National’s policy of improving teaching quality has more support than Labour’s plan to increase the number of teachers.
New Zealanders would rather money was spent on improving teaching standards than on reducing class sizes, a Herald-DigiPoll survey reveals.
Education has become a political battleground before September’s election, with both major parties promising to spend hundreds of millions of dollars on it.
Asked about their priorities, more than 60 per cent of those polled said they would spend money on trying to improve teaching standards rather than cutting class sizes.
Labour has included reducing class sizes in its election policies.
Another of its policies, a promise to pay schools which do not ask parents for donations, gained support in the poll.
National has pledged $359 million for a scheme that would pay the best teachers and principals more.
Labour countered by promising to use that money to instead hire 2000 more teachers and reduce class sizes.
Asked about those policies, 61 per cent of those polled said the money was better spent on trying to improve teaching standards.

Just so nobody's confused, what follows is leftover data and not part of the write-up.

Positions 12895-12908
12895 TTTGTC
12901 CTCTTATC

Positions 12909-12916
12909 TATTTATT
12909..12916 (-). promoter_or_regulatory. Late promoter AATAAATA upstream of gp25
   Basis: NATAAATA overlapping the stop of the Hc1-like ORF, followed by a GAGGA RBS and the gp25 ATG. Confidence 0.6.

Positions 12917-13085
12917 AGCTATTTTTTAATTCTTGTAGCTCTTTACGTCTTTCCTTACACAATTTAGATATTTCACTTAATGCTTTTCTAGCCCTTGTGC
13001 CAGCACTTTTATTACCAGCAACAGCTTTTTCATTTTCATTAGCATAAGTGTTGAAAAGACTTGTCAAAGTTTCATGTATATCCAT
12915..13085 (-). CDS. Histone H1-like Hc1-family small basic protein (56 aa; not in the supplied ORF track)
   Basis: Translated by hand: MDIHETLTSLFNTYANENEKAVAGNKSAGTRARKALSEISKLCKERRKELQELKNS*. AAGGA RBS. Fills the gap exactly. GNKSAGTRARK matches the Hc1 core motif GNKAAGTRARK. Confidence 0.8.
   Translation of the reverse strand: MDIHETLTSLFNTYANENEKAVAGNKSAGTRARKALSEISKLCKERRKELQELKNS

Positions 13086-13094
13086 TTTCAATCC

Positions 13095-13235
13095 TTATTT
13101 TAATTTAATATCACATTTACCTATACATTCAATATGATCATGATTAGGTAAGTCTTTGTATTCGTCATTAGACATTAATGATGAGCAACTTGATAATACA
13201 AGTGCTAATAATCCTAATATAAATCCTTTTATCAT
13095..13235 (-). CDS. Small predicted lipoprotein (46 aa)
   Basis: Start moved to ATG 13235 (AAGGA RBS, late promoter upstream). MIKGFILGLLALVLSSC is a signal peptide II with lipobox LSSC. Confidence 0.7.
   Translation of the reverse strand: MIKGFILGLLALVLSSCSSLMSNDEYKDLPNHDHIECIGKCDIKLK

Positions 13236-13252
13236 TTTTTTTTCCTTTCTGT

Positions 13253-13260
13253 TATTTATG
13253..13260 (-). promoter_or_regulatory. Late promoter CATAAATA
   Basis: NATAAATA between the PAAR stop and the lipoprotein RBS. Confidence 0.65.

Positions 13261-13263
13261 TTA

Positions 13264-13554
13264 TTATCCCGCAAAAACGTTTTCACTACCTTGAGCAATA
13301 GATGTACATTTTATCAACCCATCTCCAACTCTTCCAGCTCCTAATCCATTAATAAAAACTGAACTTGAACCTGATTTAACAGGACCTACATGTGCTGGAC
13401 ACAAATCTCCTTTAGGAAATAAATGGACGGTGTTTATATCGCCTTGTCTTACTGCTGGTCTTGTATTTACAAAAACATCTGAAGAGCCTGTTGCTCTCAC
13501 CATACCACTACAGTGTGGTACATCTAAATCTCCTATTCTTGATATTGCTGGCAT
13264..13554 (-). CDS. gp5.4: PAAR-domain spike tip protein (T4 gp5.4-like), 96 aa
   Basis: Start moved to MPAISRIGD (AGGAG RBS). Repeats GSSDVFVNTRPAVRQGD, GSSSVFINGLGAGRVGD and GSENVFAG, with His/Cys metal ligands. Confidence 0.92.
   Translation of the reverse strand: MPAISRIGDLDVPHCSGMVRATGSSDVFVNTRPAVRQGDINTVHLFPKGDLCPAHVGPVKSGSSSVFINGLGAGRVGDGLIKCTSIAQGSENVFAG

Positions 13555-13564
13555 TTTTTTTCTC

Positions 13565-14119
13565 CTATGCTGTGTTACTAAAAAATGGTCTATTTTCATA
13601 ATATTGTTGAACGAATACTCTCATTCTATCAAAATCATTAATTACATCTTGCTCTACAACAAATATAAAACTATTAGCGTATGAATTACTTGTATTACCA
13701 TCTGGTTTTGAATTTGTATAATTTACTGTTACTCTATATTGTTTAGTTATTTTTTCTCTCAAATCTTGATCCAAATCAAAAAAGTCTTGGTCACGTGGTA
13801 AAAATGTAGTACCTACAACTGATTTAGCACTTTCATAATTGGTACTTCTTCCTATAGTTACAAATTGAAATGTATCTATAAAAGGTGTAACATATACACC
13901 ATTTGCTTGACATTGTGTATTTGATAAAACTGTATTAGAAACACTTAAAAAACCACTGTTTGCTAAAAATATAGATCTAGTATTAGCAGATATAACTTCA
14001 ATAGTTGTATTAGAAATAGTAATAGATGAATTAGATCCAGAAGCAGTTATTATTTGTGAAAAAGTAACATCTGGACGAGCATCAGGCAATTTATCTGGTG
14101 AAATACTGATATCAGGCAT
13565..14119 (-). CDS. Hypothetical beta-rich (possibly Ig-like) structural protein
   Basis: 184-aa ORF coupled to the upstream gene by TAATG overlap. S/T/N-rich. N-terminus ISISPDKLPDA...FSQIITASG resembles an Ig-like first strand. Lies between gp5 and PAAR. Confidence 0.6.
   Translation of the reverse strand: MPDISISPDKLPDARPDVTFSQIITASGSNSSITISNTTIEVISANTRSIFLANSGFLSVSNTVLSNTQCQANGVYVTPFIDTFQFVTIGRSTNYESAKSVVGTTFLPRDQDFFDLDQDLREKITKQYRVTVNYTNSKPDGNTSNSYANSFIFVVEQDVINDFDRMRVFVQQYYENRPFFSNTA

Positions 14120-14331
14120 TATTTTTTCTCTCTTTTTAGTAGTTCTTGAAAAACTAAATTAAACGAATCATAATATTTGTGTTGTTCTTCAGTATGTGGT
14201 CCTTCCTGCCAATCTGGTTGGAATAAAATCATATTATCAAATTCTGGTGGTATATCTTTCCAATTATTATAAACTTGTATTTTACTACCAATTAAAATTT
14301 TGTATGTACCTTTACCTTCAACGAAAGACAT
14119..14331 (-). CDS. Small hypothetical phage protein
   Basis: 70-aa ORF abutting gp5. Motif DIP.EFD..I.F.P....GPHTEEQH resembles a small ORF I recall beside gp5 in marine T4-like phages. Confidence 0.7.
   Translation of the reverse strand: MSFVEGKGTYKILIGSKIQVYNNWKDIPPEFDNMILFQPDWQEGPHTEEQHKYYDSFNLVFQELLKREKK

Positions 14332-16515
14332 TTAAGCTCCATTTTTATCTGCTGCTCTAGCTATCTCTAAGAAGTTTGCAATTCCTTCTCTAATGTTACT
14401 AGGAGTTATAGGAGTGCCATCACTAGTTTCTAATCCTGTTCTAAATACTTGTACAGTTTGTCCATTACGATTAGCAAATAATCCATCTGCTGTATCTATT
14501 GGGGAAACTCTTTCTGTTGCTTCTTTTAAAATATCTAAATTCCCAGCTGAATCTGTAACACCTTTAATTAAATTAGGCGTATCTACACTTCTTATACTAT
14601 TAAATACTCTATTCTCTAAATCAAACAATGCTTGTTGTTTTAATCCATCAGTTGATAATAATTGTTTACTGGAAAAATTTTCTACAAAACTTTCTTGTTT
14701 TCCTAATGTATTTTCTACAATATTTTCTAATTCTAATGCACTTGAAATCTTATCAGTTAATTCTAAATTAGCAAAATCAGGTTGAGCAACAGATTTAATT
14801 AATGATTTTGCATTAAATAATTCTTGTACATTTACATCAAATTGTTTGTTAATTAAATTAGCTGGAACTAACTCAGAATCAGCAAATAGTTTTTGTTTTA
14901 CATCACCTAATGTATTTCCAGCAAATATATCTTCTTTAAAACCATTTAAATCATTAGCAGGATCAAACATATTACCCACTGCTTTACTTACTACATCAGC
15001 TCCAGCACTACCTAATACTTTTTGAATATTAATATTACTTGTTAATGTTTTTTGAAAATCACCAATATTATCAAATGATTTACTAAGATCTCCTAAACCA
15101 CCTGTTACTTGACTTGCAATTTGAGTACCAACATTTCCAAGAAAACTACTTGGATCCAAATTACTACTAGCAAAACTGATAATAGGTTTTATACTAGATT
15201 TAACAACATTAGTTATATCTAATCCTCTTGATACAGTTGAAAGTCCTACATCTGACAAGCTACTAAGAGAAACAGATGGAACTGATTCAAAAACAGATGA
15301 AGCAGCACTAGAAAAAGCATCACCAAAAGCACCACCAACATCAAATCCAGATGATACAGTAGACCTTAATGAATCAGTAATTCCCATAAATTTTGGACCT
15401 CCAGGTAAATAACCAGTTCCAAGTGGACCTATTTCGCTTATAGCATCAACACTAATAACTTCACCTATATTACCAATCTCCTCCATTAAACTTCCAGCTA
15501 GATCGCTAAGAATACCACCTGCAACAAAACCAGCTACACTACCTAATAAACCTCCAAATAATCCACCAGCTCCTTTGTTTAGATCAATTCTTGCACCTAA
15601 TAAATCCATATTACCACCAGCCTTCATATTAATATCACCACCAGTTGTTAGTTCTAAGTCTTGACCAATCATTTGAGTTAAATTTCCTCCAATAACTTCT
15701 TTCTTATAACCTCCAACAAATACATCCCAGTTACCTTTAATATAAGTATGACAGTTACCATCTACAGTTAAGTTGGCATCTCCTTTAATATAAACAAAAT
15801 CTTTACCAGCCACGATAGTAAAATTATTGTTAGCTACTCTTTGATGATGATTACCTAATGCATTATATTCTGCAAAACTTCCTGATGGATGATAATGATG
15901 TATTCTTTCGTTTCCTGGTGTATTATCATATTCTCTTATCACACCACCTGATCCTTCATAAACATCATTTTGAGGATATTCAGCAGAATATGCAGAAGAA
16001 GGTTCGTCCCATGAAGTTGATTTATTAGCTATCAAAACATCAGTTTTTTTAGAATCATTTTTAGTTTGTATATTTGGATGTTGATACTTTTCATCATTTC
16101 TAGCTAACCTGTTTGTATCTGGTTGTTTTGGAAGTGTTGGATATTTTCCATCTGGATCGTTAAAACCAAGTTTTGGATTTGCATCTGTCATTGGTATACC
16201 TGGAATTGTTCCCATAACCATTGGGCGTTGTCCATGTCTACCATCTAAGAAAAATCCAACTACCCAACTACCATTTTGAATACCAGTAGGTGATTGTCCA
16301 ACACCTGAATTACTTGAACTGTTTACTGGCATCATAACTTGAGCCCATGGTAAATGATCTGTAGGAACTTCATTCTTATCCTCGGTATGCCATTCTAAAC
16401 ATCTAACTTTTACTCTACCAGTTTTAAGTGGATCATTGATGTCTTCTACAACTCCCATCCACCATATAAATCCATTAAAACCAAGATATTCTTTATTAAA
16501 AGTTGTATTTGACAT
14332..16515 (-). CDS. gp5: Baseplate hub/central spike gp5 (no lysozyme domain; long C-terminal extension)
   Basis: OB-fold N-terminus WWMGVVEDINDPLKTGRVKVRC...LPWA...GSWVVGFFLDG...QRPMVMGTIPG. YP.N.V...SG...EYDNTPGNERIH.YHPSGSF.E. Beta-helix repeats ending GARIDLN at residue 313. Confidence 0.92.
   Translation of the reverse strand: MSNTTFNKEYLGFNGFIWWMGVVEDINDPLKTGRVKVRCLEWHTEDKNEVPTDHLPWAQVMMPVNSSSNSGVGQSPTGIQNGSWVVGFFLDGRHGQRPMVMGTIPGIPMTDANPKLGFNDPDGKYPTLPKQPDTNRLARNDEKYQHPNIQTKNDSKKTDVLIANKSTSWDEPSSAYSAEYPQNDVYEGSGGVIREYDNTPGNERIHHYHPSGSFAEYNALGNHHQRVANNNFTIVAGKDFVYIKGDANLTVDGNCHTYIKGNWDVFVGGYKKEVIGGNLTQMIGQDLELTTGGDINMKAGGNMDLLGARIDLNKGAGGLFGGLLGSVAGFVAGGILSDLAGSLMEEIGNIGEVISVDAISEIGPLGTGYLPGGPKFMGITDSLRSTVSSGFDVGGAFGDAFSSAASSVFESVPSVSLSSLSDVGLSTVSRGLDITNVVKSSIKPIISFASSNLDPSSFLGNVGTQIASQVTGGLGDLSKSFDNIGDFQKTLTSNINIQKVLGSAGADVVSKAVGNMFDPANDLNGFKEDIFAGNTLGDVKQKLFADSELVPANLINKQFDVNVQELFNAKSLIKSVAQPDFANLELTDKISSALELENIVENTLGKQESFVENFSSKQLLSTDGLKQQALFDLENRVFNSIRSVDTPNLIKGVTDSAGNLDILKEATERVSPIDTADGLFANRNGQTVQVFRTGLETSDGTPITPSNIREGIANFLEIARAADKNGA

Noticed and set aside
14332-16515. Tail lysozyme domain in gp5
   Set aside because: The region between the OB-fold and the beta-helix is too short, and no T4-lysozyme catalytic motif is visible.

Thirty-five per cent thought it should be used to cut class sizes. . .
Education Minister Hekia Parata said the survey showed parents recognised the worth in the initiative.
“Parents have great knowledge about what makes a difference for their kids’ learning, and it is about the quality of learning that happens in their child’s classroom.”
If there was enough money for both better teachers and smaller classes that would be ideal.
But while we have to make a choice, it’s better to have better teachers than more.
National’s policy was designed to get the best educational outcome. Labour’s was written by the unions who put themselves and teachers ahead of education.
Labour’s policy would make a very small difference in class size, National’s would make a significant difference to the quality of teaching and that will make the most positive difference to pupils.